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Alone On Edinburgh Mountain, Through Clearcuts and Ancient Temples

📍Unceded Pacheedaht Territory, Turtle Island

This is the panoramic view of the Reid Creek Watershed from my perch on the eastern slopes of Edinburgh Mountain. This was the way I said goodbye to Reid Creek, the home of Waterfall Camp, a frontline on the Fairy Creek Blockade that Des and I called home for a few weeks this summer. Poor Reid Creek, once blanketed in ancient forest from ridge to valley bottom, has now been largely clearcut and converted into dense Cedar Fir plantations. Waterfall Camp (located in the approximate middle of this shot where there is a small area of old growth visible in the valley bottom) protects the Ridge that connects Reid and Fairy Creek, where Teal Jones has approval to build roads into Fairy Creek's intact headwaters. As well as protecting a small remnant 3.4 ha approved cutblock of ancient forest within Reid Creek's watershed. By holding waterfall camp, we are also preventing the company from conducting further surveys to flag areas they will propose to cut down in the future. One such area is a proposed cutblock directly adjacent to the well known "waterfall bridge" that has been a strategic centerpoint in the struggle between the Fairy Creek Forest Defenders and the RCMP since enforcement began. From our little home on the road at waterfall camp, my friends and I got to stare at Edinburgh Mountain looming high above the police cars and crime tape on the road in front of us. the sight of the mountain inspired me just as much there as it had when I first laid eyes on it when I walked to visit Eden Grove in August of 2020. So naturally when I left Waterfall Camp via the Braden Main logging road, I felt compelled to take some time to walk up Edinburgh to see what wonders the ancient landscape would reveal.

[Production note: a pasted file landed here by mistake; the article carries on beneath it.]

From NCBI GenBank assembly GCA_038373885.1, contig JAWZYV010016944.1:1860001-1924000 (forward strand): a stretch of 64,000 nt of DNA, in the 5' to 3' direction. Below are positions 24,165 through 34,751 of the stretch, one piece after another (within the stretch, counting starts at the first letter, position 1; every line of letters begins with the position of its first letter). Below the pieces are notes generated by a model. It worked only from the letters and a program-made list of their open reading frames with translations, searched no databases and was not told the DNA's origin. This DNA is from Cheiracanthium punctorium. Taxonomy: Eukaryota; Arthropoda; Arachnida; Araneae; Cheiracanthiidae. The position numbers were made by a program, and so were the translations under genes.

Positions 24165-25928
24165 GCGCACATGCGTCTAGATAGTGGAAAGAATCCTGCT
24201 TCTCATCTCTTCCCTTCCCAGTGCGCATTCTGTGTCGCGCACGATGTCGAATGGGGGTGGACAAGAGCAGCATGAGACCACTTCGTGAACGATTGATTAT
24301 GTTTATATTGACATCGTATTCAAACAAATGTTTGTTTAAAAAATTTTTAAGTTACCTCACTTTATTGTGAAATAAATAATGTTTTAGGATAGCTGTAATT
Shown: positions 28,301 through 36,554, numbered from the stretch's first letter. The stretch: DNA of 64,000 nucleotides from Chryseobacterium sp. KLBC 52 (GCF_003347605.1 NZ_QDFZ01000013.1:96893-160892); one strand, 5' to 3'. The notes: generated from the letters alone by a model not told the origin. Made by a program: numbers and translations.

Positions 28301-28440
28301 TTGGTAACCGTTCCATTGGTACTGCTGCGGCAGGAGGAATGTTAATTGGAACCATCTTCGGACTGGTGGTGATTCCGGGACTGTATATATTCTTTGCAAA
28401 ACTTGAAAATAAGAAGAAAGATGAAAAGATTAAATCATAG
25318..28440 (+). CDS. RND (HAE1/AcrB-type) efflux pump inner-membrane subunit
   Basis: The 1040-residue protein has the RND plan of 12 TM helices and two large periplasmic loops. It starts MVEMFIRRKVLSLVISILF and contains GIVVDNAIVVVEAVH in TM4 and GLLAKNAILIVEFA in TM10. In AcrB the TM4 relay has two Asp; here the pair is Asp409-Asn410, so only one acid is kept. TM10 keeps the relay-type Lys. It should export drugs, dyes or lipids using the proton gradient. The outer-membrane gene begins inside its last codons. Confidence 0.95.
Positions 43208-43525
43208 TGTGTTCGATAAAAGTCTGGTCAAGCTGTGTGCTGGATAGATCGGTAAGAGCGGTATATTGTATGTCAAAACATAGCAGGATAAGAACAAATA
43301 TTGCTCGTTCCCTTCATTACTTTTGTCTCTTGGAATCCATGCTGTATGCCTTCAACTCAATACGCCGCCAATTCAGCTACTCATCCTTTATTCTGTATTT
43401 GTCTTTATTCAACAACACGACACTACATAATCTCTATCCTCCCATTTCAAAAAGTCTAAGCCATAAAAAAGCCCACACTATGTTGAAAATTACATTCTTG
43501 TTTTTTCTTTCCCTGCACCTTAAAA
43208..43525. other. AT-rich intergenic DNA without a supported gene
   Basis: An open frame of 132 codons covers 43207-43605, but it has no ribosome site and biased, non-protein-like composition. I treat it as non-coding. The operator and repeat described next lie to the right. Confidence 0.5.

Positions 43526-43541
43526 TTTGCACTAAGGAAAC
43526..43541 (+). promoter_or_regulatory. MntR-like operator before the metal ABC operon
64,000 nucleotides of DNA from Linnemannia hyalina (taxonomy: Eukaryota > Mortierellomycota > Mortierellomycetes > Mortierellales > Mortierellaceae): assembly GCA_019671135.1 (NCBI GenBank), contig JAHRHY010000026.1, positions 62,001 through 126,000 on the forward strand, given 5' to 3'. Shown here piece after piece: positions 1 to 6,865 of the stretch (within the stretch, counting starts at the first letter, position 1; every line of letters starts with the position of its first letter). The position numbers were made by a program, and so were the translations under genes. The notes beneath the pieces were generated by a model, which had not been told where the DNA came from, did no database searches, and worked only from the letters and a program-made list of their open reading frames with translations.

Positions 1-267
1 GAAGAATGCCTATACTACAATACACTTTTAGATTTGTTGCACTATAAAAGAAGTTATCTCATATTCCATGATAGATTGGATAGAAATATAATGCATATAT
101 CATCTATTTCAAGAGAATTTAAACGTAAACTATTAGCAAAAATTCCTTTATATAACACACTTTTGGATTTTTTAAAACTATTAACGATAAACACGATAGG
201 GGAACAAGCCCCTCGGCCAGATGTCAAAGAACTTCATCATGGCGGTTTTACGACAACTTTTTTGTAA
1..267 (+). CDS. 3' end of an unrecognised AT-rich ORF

I walked from Waterfall camp, with my friends Kristina and Theo, a couple kilometres down the Braden Creek watershed/ logging road, then turned onto a side road that would take us across Braden Creek. We spent the night on Braden's rocky creek bank, listening to the flowing water, quenching our thirst by lapping up her crystal clear water in our hands. Drinking directly from cold mountain streams is one of the greatest joys of life that one is privy to when in the bush in Pacheedaht lands. We spent the next morning enjoying the spectacular thin strip of old growth Red Cedar, Hemlock and Douglas Fir that was spared from the axe along Braden Creek.

After exploring the beautiful Braden Creek for a bit, I moved away from the water and left my friends to hike up Edinburgh Mountain a ways, I looked for the path of least resistance, which manifested as a dried up creek bed that snaked its way through the clearcut lower slopes I found myself on. This route turned out to be quite steep and treacherous, mountains have a way of looking much less steep and more climable when examined from afar, but the truth of being on the mountain side is often much more harrowing/challenging than previously conceptualized. Nonetheless, I had gotten quite used to the steep hikes this area demands of you while defending the threatened old growth. So I pushed on and the higher I got in this steep cutblock the higher my emotional state climbed too, at once devastated by the destruction visible across the valleys, and simultaneously amazed by the beauty that these mountains still exude!

British Columbia IS a deforestation crisis, the settlement of these lands by Europeans is inseparable from a long history of destructive logging, that fed the British, French, and their Canadian and American descendants imperial ambitions. After the great pine and broadleaf forests of Northeastern North America were depleted and destroyed, the logging barons migrated west and south, to continue their old growth logging. This history has led up to today, where only 2.7 % of BC's "big tree" valley bottom old growth rainforests remain, and old growth logging continues despite promises from John Horgan's NDP to bring sweeping changes and protections for BC's ancient forests.

The layers of beauty and destruction in Southern Vancouver Islands mountains are moving and heartbreaking, may we use that heartbreak as inspiration to keep resisting the extractive colonial state and the corporations that seek to destroy these lands. come to these forests yourself and you'll experience feeling in your heart that protecting them is the only way forward, and that destroying ancient landscapes is a crime against the universe!